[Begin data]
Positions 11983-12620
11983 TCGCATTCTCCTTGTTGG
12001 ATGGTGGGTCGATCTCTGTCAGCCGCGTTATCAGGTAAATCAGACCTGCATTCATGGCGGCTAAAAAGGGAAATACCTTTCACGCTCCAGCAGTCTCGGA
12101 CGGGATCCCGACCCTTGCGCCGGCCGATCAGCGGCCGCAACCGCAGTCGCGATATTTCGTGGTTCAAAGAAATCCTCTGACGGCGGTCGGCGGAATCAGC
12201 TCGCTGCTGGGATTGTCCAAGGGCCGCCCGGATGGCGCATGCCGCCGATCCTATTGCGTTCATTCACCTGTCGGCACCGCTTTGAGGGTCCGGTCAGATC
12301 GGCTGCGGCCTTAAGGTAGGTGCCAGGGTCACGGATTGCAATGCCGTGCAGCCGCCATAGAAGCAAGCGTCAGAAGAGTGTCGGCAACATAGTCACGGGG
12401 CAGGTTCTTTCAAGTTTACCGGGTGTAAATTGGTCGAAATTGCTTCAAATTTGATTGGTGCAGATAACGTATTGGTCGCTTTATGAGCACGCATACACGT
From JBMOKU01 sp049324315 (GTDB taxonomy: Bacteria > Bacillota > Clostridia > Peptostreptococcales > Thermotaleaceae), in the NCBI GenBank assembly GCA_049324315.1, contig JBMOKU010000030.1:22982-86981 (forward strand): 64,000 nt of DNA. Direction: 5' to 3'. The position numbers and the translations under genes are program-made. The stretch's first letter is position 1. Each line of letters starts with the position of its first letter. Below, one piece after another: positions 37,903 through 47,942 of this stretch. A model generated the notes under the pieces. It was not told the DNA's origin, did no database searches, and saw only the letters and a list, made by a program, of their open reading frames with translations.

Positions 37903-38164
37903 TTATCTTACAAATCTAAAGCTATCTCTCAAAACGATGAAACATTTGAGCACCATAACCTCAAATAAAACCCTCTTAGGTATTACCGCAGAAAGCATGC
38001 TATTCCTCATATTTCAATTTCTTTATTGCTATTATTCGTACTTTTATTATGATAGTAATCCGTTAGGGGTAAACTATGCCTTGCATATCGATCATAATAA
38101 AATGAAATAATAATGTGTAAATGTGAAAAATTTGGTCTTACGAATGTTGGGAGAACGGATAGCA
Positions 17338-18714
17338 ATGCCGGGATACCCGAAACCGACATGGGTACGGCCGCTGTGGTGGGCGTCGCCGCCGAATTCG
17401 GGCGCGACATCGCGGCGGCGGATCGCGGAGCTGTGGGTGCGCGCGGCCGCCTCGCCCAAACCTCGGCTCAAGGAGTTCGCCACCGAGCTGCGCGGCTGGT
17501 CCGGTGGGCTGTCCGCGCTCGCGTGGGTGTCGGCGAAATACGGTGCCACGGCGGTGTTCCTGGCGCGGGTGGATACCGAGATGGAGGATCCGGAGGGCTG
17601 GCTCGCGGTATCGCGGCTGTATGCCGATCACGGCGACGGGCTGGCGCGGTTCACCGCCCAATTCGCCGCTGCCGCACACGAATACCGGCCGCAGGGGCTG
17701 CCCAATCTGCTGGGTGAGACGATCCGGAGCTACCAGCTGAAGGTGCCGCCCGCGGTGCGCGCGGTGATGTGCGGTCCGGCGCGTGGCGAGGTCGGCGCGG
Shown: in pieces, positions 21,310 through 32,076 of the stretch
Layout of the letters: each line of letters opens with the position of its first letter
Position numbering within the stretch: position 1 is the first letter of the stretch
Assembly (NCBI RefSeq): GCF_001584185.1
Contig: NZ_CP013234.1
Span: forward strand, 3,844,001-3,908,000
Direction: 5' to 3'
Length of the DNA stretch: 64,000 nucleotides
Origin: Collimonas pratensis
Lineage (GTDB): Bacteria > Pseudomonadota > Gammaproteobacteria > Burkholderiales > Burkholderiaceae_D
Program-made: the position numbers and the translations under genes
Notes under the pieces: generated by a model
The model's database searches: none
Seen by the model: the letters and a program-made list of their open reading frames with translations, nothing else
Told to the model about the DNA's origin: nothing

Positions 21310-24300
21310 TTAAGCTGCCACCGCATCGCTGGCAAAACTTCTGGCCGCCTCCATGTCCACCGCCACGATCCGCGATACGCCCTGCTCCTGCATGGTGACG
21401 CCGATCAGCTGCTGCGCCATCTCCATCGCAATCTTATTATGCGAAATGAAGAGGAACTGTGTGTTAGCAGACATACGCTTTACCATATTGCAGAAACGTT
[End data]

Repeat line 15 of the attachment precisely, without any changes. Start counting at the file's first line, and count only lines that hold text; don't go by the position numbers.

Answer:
17401 GGCGCGACATCGCGGCGGCGGATCGCGGAGCTGTGGGTGCGCGCGGCCGCCTCGCCCAAACCTCGGCTCAAGGAGTTCGCCACCGAGCTGCGCGGCTGGT